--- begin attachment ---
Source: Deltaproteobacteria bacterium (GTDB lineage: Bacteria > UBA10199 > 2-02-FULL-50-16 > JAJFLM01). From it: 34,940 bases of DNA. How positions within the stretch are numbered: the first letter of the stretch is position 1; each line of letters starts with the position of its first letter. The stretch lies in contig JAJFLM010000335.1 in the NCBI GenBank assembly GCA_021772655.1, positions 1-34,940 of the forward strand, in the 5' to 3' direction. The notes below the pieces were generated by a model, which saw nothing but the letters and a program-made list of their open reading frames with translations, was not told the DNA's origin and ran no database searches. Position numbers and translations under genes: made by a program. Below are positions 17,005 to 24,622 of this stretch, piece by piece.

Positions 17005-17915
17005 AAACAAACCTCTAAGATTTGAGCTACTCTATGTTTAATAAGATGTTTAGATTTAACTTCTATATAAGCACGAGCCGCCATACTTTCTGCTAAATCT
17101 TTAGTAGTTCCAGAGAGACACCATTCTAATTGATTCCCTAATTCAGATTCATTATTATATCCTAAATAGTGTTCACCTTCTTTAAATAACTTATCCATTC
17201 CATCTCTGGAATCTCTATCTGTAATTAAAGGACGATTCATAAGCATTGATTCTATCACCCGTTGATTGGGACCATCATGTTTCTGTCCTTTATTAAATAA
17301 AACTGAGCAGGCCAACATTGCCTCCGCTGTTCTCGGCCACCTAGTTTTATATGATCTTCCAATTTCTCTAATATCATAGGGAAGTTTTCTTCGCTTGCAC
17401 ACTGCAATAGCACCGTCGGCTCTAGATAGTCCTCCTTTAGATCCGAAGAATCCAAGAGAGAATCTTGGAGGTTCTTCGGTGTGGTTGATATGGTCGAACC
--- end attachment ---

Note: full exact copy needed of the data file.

Source: Deltaproteobacteria bacterium (GTDB lineage: Bacteria > UBA10199 > 2-02-FULL-50-16 > JAJFLM01). From it: 34,940 bases of DNA. How positions within the stretch are numbered: the first letter of the stretch is position 1; each line of letters starts with the position of its first letter. The stretch lies in contig JAJFLM010000335.1 in the NCBI GenBank assembly GCA_021772655.1, positions 1-34,940 of the forward strand, in the 5' to 3' direction. The notes below the pieces were generated by a model, which saw nothing but the letters and a program-made list of their open reading frames with translations, was not told the DNA's origin and ran no database searches. Position numbers and translations under genes: made by a program. Below are positions 17,005 to 24,622 of this stretch, piece by piece.

Positions 17005-17915
17005 AAACAAACCTCTAAGATTTGAGCTACTCTATGTTTAATAAGATGTTTAGATTTAACTTCTATATAAGCACGAGCCGCCATACTTTCTGCTAAATCT
17101 TTAGTAGTTCCAGAGAGACACCATTCTAATTGATTCCCTAATTCAGATTCATTATTATATCCTAAATAGTGTTCACCTTCTTTAAATAACTTATCCATTC
17201 CATCTCTGGAATCTCTATCTGTAATTAAAGGACGATTCATAAGCATTGATTCTATCACCCGTTGATTGGGACCATCATGTTTCTGTCCTTTATTAAATAA
17301 AACTGAGCAGGCCAACATTGCCTCCGCTGTTCTCGGCCACCTAGTTTTATATGATCTTCCAATTTCTCTAATATCATAGGGAAGTTTTCTTCGCTTGCAC
17401 ACTGCAATAGCACCGTCGGCTCTAGATAGTCCTCCTTTAGATCCGAAGAATCCAAGAGAGAATCTTGGAGGTTCTTCGGTGTGGTTGATATGGTCGAACC